Emigration to the United States - The Journey and Entry at Ellis Island
The U.S. federal immigration facility at Ellis Island was open from 1892 to 1954, and during those years 12 million people passed
through its halls at an average rate of 5,000 newcomers per day, seven days a week. Forty percent of Americans can trace their
ancestry to at least one relative who was processed through Ellis Island. During the years 1880-1930, 4.6 million Italians emigrated
to the United States, the single largest ethnic group among all U.S. immigrants and nearly one third of the population of Italy. Of these,
some 80% were peasant farmers from "il Mezzogiorno," or southern Italy. After its opening in 1892, nearly all entered the
U.S. through Ellis Island.
Immigrants who arrived in the U.S. before 1892 were processed through Castle Clinton in Battery Park, New York. Between 1855
and 1892 more than 8 million newcomers were received there. The building was constructed between 1808 and 1811 as a
sandstone fort intended to defend New York Harbor against the British. Named after New York's mayor (later governor) DeWitt
Clinton, the fort was vacated by the army in 1821. After being used for several other purposes the building was converted and served
as the country's first national immigration center.
By the 1890�s steam-powered ships had replaced sailing vessels and cut the time to make the Atlantic Ocean crossing from three
months to two weeks. These ships could accommodate as many as two thousand passengers, most of whom were booked in Third
Class, or "steerage" - a noisy, smoky area near the ship's steering mechanism. The long and narrow compartments in steerage were
divided into separate areas for single men, single women, and families. They were jammed with metal-framed sleeping berths three
bunks high. There was very little, if any, privacy, and the lack of adequate toilet facilities made it difficult to keep clean. By 1910,
many ships had replaced steerage with four and six-berth Third Class cabins. These newer ships served meals in dining rooms with
long tables set with dishes and utensils. The Italian ship lines served pasta and wine, but not all ships catered to ethnic or religious
When the immigrants landed in America, the First and Second Class passengers would be inspected and cleared to land by
immigration officials who came on board the ship from the Quarantine Station. These passengers underwent a cursory inspection
aboard ship - the theory being that if people could afford to purchase a first or second class ticket, they were less likely to become
a public charge. The U.S. government felt that more affluent passengers would not end up in institutions, hospitals or become a
burden to the state.
Third Class passengers, however, would board a ferry or barge to Ellis Island for inspection. On each immigrant was pinned a number
tag giving the manifest page and line number on which their name appeared. If the immigrant's papers were in order and they were in
reasonably good health, the inspection process would last approximately three to five hours. The inspections took place in the Registry
Room, where doctors would briefly scan the immigrant for obvious physical ailments. Doctors at Ellis Island soon became very adept
at conducting these "six second physicals." By 1916, it was said that a doctor could identify many medical conditions (ranging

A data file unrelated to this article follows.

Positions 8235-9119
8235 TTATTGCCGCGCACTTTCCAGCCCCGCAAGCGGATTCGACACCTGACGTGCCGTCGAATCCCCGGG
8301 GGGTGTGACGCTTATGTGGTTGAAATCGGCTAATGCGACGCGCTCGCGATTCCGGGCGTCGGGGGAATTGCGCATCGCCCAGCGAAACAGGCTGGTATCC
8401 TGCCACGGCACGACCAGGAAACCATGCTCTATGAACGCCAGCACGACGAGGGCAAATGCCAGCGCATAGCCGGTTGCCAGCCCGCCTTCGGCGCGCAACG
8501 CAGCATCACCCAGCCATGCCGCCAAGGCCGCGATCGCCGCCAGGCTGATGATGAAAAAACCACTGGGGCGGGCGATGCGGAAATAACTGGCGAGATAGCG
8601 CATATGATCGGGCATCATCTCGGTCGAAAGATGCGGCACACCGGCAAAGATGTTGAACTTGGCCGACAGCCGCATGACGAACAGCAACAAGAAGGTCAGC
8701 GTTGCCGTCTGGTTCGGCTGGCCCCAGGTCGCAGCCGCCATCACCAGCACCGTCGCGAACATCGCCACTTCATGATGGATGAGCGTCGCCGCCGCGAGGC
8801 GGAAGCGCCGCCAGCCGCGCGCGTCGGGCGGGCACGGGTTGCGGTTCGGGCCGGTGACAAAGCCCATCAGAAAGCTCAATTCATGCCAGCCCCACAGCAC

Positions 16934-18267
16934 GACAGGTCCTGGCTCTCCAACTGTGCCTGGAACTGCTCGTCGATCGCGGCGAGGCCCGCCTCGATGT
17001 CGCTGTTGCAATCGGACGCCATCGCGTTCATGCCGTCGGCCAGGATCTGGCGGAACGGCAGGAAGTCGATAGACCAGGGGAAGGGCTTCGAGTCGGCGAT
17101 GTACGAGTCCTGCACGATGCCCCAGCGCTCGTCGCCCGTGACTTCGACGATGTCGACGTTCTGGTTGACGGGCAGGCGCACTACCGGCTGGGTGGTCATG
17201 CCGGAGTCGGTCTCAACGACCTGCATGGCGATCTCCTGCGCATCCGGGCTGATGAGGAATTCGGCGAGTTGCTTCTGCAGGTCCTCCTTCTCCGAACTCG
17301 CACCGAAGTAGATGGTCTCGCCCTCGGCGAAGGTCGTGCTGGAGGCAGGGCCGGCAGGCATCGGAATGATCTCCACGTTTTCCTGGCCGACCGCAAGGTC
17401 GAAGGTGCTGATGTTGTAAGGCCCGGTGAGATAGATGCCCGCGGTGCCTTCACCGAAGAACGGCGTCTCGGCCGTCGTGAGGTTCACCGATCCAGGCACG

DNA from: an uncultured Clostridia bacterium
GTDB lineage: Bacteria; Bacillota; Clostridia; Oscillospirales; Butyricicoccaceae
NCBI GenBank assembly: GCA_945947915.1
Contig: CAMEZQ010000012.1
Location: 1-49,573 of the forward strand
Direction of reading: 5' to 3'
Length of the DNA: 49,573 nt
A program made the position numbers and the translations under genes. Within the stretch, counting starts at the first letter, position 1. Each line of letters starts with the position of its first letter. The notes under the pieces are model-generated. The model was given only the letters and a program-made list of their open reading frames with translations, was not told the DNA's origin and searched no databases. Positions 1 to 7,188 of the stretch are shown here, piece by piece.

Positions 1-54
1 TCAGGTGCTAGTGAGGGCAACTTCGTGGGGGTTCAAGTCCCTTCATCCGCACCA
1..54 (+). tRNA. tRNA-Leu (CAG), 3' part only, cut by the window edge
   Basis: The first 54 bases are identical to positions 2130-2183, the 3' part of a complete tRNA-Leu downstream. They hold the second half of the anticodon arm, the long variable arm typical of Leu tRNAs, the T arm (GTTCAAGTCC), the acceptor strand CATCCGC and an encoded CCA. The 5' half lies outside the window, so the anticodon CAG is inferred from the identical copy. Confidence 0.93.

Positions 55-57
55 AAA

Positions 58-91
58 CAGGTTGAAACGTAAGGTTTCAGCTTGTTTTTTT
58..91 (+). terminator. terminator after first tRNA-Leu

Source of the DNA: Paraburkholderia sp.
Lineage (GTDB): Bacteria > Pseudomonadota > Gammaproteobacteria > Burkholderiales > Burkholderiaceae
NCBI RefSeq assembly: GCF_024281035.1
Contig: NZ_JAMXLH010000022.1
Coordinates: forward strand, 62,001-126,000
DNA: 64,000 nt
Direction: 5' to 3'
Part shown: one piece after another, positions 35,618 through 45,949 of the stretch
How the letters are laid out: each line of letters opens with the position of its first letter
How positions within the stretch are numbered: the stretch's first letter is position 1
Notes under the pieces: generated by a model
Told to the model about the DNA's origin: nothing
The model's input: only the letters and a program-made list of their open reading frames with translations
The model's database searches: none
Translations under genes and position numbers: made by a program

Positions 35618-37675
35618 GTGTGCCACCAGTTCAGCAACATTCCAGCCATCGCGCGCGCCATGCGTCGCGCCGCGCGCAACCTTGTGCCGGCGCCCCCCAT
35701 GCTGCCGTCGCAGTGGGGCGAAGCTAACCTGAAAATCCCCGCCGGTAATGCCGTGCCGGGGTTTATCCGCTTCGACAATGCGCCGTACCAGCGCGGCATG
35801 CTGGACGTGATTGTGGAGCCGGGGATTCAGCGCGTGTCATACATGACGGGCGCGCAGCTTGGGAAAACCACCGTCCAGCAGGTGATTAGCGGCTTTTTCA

from anemia to goiter to varicose veins) just by glancing at an immigrant. Next the newcomers lined up in front of the "eye man,"
who used a buttonhook to turn eyelids up as he looked for trachoma and other contagious eye diseases. Trachoma, a highly
contagious ailment, was, and still remains, grounds for refusal of entry.
A person appearing to be sick or suffering from a contagious disease was marked with blue chalk, indicating that they should report
to the medical examination rooms for further scrutiny: an E for eye problems, an H for heart, L for lameness, SC for scalp, X for mental
disease, and so on. Some were taken to the Ellis Island Hospital for observation and care. After recovering, they could proceed with
the legal inspection.
The ship's manifest log contained the immigrant's name and his/her answers to twenty-nine questions (the actual number of questions
varied over time, with more questions added as the years progressed). This document was used by the legal inspectors at Ellis Island
to cross-examine the immigrant during the legal inspection, to verify that the ship's manifest information agreed with what the
immigrant stated to them or what they observed. The two U.S. government agencies responsible for processing immigrants at Ellis
Island were the U.S. Public Health Service and the U.S. Bureau of Immigration (now called the Immigration and Naturalization Service,
Last came the "Stairs of Separation," where people separated depending on the direction they were headed. Those who failed to pass
the tests at the immigration office were sent back to Italy, usually because a doctor had diagnosed a contagious disease that would
endanger the public health or if a legal inspector thought the immigrant was likely to become a public charge or an illegal
contract laborer. Recognizing that pursuit of profits might lead steamship companies to encourage inadmissable aliens to travel to the
United States, Congress included provisions in its 1893 immigration law requiring shipping companies to conduct preliminary health
and legal inspections at the port of embarkation or on board ship, and to pay for the return trips of inadmissible passengers.
Approximately 250,000 Italians were denied entry at Ellis Island.
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